The showing of American professional basketball games on China’s state broadcaster CCTV was viewed as an icebreaker when Sino-US relations dipped to freezing point in 1989.
CCTV stopped such broadcasts in May 1999, however, after the Chinese embassy in Belgrade was bombed and three journalists were killed during a NATO airstrike. The ban was lifted months later as Beijing resumed talks with Washington about China’s entry into the WTO. The hugely popular NBA basketball games were suspended by CCTV two further times although the moratoriums also lasted only for months amid a flip-flopping in Sino-US relations.
The latest ban, however, was of a quite different order of magnitude: it has lasted for nearly two years. This explains the excitement of Chinese fans when they discovered last week that NBA games had reappeared on CCTV’s schedule.
NBA executives found their lucrative operations in China had taken a hit when Daryl Morey, then general manager of Houston Rockets (the most popular NBA franchise in China thanks to Yao Ming), tweeted in support of anti-government protestors in Hong Kong in 2019. Coming at a time of escalating trade and tech rows, the fallout only heightened when the NBA’s commissioner Adam Silver refused to offer an apology and defended Morey’s right to speak freely.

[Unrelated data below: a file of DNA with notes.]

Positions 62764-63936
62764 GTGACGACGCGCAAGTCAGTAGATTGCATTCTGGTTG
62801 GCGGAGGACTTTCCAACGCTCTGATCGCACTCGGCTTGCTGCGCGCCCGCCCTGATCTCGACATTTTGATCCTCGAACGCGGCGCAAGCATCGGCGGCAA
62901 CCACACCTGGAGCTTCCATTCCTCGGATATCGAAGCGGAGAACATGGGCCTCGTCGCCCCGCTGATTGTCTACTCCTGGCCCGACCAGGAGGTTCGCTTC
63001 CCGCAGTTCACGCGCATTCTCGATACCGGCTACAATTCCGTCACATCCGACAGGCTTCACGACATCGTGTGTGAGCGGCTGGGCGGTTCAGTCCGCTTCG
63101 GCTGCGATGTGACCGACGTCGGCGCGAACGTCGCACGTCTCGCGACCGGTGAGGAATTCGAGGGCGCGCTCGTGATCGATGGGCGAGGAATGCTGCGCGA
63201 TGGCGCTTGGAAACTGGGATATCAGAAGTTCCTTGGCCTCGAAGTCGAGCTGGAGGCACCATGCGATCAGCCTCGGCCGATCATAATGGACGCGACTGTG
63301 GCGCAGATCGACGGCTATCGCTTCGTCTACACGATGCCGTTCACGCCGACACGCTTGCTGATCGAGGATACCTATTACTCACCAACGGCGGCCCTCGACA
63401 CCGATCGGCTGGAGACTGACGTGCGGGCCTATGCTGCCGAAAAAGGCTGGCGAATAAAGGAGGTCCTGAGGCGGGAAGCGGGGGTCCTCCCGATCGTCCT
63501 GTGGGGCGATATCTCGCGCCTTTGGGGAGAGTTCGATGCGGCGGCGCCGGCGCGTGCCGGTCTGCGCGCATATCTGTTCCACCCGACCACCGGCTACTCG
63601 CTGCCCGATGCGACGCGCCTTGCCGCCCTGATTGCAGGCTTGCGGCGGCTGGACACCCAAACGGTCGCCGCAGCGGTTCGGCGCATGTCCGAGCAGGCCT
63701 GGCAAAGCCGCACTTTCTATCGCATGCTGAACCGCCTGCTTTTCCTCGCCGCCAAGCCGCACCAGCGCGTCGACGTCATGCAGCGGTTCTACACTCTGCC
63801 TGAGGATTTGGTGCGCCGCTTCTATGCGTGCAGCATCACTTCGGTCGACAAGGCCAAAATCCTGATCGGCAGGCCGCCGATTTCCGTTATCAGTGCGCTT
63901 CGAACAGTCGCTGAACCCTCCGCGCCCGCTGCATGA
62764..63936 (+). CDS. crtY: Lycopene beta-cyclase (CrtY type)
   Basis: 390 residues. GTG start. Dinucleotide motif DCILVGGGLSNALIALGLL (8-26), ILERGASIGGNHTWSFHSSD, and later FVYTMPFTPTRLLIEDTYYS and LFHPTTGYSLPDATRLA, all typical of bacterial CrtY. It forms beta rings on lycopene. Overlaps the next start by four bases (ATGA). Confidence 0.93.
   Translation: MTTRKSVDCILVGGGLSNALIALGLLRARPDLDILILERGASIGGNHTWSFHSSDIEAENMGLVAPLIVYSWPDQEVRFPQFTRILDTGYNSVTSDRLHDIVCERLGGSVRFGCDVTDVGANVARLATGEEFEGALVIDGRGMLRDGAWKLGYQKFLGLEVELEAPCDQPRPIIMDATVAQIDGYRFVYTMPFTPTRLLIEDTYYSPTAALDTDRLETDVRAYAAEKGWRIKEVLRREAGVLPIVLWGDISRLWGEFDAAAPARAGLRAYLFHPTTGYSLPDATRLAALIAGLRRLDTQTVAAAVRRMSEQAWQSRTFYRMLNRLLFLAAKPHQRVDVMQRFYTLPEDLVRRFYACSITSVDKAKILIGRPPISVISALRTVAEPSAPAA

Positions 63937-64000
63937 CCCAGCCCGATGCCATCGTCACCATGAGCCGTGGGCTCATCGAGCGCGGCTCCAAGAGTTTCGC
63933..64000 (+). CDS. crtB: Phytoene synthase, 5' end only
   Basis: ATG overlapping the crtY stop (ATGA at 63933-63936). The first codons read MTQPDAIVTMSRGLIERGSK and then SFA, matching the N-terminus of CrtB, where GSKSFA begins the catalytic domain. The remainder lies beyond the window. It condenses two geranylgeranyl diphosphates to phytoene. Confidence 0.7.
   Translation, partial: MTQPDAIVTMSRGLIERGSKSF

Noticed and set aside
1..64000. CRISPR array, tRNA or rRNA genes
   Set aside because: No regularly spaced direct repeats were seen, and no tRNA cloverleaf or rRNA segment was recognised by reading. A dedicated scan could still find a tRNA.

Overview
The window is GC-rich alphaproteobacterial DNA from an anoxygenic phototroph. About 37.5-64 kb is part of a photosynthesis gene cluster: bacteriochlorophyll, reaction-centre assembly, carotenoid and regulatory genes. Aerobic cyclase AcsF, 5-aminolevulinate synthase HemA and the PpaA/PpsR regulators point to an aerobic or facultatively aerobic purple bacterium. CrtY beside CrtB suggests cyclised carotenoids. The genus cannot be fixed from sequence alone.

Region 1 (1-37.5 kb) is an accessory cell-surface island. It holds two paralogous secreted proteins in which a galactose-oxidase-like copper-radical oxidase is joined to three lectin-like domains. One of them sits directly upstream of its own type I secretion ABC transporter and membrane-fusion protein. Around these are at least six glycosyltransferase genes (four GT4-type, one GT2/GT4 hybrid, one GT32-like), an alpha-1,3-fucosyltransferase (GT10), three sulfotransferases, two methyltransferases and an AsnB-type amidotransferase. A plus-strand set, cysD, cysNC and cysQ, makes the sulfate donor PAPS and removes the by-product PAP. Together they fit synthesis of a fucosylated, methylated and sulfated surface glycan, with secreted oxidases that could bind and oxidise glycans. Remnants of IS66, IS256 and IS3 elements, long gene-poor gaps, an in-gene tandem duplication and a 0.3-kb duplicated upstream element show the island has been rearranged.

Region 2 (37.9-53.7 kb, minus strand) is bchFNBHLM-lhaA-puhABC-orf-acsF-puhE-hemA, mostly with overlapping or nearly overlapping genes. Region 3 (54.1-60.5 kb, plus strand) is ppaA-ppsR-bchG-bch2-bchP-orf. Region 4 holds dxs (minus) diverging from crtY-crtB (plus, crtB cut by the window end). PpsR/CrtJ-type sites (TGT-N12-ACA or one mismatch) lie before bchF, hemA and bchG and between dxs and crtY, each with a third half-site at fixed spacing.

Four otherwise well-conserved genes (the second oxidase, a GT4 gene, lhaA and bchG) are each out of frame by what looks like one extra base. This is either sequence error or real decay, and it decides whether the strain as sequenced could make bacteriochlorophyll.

Months then years passed. The subsequent lifting of the ban came after a phone call between Chinese President Xi Jinping and his counterpart Joe Biden last month (the second between the two leaders since November).
In these verbal exchanges both sides appeared to have identified a few areas of common interest that could be worked on to improve overall relations (including the listing status of Chinese firms in New York, see Talking Point).
Moreover, Sina Sport noted, the NBA has been sending more friendly overtures to China in the past two years, such as making a donation to Wuhan when the city was locked down after the first major outbreak of Covid-19. The organisation has also been taking part in charity activities such as basketball training camps for Chinese kids.
Some NBA executives obviously want to get over the fallout and focus on promoting the sport in what remains the US basketball league’s largest overseas market.
One of them is Tyronn Lue, a former player and now coach of the Los Angeles Clippers, who got into a Twitter debate with Morey, who is now president of the Philadelphia 76ers. After exchanging tweets about free throw scores (the 76ers had beaten the Clippers 122-97) an exasperated Lue let fly with this takedown: “Last time he [Daryl Morey] tweeted, he cost the NBA a billion dollars so I don’t think he should be doing too much tweeting.”
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